Monday, May 19, 2014

Winding Down The Blog

Max and Samey playing at the pool in La Cruz Costa Baja Marina Beach Club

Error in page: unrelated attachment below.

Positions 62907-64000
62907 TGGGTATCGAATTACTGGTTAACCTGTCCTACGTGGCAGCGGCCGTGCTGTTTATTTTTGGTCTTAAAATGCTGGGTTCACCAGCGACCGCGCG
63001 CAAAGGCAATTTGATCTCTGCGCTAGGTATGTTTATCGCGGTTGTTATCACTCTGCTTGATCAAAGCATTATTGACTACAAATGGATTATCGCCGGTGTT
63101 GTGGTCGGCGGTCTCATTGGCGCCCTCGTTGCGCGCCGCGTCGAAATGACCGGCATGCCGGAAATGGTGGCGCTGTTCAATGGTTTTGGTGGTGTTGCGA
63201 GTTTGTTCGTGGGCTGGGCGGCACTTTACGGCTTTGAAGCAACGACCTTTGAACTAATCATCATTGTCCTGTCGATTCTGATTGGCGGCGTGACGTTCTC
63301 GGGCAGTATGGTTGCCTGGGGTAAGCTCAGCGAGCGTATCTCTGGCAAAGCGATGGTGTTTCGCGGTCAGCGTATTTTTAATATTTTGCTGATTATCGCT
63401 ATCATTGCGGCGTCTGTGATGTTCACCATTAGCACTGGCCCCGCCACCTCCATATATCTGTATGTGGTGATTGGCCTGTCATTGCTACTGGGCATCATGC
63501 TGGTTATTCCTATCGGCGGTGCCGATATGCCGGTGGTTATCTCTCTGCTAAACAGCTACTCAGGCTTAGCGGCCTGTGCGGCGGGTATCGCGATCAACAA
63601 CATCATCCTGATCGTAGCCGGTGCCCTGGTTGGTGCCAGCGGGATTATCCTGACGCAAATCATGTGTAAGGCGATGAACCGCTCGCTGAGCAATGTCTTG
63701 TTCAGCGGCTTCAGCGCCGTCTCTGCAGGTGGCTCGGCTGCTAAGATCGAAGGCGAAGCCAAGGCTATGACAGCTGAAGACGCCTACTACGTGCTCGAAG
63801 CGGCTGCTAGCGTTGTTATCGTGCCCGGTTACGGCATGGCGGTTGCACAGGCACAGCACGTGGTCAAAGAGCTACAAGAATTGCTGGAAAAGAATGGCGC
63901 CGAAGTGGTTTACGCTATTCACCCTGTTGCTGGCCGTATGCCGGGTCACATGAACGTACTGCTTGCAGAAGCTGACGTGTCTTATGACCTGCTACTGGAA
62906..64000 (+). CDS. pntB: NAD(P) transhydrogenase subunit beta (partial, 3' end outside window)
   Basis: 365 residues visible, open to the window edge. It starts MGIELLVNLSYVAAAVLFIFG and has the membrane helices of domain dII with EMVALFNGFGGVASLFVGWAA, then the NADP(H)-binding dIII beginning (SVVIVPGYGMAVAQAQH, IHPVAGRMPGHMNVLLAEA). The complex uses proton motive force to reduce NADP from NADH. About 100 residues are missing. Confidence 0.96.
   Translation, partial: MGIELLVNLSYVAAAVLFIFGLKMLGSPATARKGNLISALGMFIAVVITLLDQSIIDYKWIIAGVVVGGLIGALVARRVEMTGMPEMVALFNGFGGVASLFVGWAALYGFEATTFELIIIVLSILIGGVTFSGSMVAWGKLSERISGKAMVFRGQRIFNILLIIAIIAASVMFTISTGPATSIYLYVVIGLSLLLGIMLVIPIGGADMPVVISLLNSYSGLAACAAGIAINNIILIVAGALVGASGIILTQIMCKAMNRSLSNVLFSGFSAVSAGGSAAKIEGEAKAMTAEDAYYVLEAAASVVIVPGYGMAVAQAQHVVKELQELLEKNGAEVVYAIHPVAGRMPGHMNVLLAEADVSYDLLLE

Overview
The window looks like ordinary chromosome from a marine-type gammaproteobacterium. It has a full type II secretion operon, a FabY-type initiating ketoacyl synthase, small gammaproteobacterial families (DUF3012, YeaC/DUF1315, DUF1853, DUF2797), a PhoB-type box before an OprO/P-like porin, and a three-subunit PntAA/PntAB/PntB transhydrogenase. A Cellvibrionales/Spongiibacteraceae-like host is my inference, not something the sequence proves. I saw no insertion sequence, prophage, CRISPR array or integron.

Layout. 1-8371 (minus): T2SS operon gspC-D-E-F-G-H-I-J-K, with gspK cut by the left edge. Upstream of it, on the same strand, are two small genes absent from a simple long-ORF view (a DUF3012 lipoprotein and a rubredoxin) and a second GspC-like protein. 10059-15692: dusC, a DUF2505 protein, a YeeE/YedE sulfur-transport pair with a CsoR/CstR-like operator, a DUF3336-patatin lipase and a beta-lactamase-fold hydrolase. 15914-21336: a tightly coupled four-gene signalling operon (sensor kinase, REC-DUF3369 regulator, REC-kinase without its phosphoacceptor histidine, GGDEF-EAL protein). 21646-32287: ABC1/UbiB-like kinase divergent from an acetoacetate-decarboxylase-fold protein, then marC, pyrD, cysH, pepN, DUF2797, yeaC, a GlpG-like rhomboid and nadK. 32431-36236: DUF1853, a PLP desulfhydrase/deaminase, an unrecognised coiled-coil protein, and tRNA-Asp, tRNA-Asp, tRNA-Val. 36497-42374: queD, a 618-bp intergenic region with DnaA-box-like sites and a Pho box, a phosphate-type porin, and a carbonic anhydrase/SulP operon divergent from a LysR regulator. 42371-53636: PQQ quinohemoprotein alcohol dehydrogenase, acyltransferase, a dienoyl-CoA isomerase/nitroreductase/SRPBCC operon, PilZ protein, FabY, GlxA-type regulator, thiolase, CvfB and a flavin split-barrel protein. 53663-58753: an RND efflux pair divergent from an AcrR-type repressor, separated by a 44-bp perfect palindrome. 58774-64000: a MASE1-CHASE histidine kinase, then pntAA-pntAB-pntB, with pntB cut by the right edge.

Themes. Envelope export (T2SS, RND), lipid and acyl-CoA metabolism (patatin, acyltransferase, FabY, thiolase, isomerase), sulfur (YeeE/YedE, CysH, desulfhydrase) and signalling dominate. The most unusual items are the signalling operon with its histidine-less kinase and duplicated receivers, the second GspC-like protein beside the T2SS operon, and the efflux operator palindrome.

Dear The Blog, Please forgive me. I have neglected and abused you! I had never attempted a “relationship” of this sort before – one between me and my words/thoughts - and I proved to be undeniably unworthy. I have always abhorred diaries and journals and so I should have known that this “job” of keeping up with The Blog would prove to be just too challenging for me. I freaked about the exposure, the questioning of who would be reading my words and finding myself writing “for” specific people. I spent too much energy thinking about who would care about The Blog, how much or how little detail to include. Should I include just a few photos? Many? I languished in confusion about how my “message” would be received. Did I even have a clear message? Did I need one? These things lurked around me, burdening unnecessarily the process. I stressed about it too much. Cared too much? How, above all, to be honest and true to my experience and somehow escape scrutiny? If I was not writing it for me, was I sharing, showing, documenting, creating a timeline, or a record? At first, it was fun. I enjoyed sharing. Hey, this blogging thing was actually fun! My adored Scout Master Brian awarded me Merit Badges! Woohoo! But then, when I tried to maintain authenticity, I was blindsided by the reactions. I realized that sharing the “truth” of my experience was not in my power because the Truth is Powerful (reference Rebel Heart for case in point). Truly, who could possibly care to hear me go on and on about my personal struggles? Just tell us about your dang trip and leave the mind-wanderings out of it!  But then, as I slipped further and further into the adventure and away from my “usual life”, it became harder and harder to keep up with the documenting and the feeling of connection that I required to expend the energy. Hello out there! Is anyone listening? And the Internet  (or lack of it, rather) conspired against me, too. SO many amazing things have happened, so many beautiful things have been seen, so many wonderful (and not so wonderful people) have been met, so many feelings, so many  realizations, so many things to share and to conceal at the same time. After I had let a certain amount of time lapse, where did I start back up again? How could I find, as so many do, enough time to record consistently our every movement? Just as I find it hard to imagine that people find time to watch TV and not only that that they find time EVERY week at the same time to follow series, I just could not find enough time to devote to my blog. Not the way I wanted to or envisioned I would. And so I avoided it. Procrastinated. Made feeble attempts wherein I resorted to posting only photos. I was, however, a faithful photographer and did manage to take tons and tons of photos (not so many of me, though, I am afraid) so it is not that I do not intend or desire to keep a record of the trip. It is just that The Blog has suffered. And now we are less than two weeks away from leaving Mexico and the “cruising life” behind and flying home to Seattle. And I am finding my failure at The Blog to be an acute loss.